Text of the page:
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Glencoe Geometry: Online Textbook Help13 chapters | 152 lessons

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Lesson Transcript

Instructor:
*Elizabeth Foster*

Elizabeth has been involved with tutoring since high school and has a B.A. in Classics.

Similar polygons have the same angles and proportional side lengths. In this lesson, you'll solve some practice problems using their special properties.

What do we mean when we say that we have **similar polygons**? It means that corresponding angles have the same measures, and corresponding sides have proportional lengths.

For example, in this drawing, you can see that the corresponding angles of both polygons, labeled *a* through *e*, are all the same.

Each side of the bigger polygon is twice as long as the corresponding side of the smaller polygon, so the sides are proportional in a ratio of 2:1. That means these two polygons are similar. The perimeters of the polygons will also be proportional in the same ratio.

If you know that two polygons are similar, you can use the side lengths and angle measures of one polygon to help you figure out the side lengths and angle measures of the other. In this lesson, we'll look at some practice problems to give you an idea.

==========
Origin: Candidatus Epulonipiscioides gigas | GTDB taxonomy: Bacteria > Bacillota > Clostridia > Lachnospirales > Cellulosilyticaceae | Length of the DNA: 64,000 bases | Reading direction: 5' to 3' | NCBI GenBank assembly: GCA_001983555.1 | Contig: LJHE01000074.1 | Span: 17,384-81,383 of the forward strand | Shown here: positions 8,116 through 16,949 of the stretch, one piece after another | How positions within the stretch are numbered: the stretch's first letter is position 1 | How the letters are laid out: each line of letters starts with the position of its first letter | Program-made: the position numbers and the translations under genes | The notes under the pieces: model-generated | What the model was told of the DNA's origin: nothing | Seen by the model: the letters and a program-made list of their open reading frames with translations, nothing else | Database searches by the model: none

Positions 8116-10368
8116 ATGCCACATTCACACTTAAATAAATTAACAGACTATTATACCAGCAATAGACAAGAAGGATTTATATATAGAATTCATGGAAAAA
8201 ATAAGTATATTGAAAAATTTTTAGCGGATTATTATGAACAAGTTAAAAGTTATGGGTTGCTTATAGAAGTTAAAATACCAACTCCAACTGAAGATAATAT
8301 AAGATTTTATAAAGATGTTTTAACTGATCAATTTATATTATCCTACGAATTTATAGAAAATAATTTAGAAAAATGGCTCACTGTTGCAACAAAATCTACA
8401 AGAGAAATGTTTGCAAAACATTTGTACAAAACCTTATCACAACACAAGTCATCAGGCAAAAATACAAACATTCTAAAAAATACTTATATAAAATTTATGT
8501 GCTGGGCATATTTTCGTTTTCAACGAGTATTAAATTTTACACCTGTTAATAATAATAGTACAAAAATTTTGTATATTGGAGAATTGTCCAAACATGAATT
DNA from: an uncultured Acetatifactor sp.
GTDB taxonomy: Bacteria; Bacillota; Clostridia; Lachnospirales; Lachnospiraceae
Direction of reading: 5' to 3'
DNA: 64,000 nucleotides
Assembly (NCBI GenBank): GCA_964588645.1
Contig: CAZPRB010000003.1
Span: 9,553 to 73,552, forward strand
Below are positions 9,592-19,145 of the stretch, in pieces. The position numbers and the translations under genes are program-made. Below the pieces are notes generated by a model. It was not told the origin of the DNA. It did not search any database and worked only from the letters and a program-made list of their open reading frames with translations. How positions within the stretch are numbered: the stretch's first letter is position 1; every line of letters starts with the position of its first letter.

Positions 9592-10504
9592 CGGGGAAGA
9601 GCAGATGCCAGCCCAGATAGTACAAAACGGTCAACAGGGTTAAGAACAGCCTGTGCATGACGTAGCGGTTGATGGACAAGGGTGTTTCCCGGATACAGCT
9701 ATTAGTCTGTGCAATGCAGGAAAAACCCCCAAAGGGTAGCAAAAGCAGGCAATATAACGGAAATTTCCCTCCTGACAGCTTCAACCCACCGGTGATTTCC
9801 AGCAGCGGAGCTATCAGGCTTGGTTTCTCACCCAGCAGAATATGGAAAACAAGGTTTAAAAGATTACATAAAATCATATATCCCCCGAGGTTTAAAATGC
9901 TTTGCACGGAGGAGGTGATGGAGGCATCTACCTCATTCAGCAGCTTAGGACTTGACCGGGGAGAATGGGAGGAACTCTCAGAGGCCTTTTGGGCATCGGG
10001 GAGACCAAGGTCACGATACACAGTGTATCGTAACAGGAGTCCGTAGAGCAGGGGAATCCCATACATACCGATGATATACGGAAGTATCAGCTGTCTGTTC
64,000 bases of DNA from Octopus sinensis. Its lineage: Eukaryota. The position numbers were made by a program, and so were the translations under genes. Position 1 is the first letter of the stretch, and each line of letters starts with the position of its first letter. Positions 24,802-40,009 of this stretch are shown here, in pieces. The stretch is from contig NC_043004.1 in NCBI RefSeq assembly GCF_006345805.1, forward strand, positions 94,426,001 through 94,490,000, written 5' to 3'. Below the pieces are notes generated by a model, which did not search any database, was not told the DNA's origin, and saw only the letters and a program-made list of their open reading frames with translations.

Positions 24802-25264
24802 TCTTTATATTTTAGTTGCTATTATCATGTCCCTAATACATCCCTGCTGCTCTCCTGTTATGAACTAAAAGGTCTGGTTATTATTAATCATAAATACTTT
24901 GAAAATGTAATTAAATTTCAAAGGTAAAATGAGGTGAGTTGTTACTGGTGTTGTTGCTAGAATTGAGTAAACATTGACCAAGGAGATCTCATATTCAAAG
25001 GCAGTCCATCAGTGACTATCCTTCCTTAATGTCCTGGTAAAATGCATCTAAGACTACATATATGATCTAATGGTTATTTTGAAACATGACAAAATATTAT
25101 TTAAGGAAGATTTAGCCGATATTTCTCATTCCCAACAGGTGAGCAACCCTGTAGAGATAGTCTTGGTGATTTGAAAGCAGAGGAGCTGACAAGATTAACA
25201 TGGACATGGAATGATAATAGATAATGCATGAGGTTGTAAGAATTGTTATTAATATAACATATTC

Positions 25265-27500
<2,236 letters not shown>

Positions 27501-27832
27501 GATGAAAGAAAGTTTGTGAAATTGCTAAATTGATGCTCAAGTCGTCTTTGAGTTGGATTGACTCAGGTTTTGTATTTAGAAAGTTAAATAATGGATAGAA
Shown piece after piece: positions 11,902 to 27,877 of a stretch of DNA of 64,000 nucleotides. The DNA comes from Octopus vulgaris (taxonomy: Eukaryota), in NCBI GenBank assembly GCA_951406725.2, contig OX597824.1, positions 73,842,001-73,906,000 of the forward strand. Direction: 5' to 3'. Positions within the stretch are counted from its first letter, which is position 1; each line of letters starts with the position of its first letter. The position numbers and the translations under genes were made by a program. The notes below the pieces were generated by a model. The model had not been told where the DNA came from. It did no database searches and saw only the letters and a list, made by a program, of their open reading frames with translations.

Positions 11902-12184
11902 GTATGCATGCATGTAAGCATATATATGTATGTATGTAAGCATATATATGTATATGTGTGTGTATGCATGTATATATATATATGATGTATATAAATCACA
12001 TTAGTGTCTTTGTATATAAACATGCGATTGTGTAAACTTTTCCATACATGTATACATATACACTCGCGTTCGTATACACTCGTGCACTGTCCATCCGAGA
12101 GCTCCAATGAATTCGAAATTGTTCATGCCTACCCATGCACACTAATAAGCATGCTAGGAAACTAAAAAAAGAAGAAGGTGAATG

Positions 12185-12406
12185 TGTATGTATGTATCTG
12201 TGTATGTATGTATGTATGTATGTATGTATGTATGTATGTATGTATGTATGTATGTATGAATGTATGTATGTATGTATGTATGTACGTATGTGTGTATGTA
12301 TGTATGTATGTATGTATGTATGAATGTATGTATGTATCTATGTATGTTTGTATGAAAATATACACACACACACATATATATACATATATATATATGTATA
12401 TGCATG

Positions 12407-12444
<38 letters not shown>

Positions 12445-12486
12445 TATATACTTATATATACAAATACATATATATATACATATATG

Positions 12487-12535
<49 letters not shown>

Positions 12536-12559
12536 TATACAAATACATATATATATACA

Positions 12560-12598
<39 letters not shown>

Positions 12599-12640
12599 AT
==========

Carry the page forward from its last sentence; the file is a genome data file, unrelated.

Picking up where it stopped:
Polygon *A* is similar to Polygon *B*. The perimeter of Polygon *A* is 15 meters. The perimeter of Polygon *B* is 10 meters. *x* = *w*, and *y* = *v*. Given that the length of side *w*1 is 3 meters, what is the length of side *x*?

If you don't know what to do with a problem like this, a good first step is to mark up the diagram with all the information given. The problem tells us that the perimeter of *A* is 15 meters, and the perimeter of *B* is 10 meters. If we simplify that, we get a ratio of 1.5 to 1, which means that every side of Polygon *A* is 1.5 times as long as the corresponding side of Polygon *B*. We'll use this to simplify the diagram. We know that *w*1 is equal to 1.5 times *w*, so instead of *w*1, we'll write 1.5*w*. The same goes for all the sides of Polygon *A*, so we'll replace them all.

The problem also tells us that *w*1, which we just renamed as 1.5*w*, is equal to 3. If 1.5*w* = 3, then *w* must equal 3/1.5, meaning that *w* = 2. The problem tells us that *x* = *w*, so *x* must also be 2.

Ready for something a little trickier? You know you got this. The two arrows shown are congruent polygons.

The measure of angle *a* is 60 degrees, and the measure of angle *b* is also 60 degrees. The length of side *x* is 1/3 the length of side *y*. The length of side *y* is 12 inches. What's the area of the region shown in green?

All right, let's start by writing everything we know on the diagram. We know that angles *A* and *B* are both 60 degrees, so we'll start by marking that on both shapes. The problem tells us that *y* = 12, so we'll write that on the diagram too. The length of *x* is 1/3 the length of *y*, so side *x* is 4.

Now look at the 'point' of each arrow as a triangle.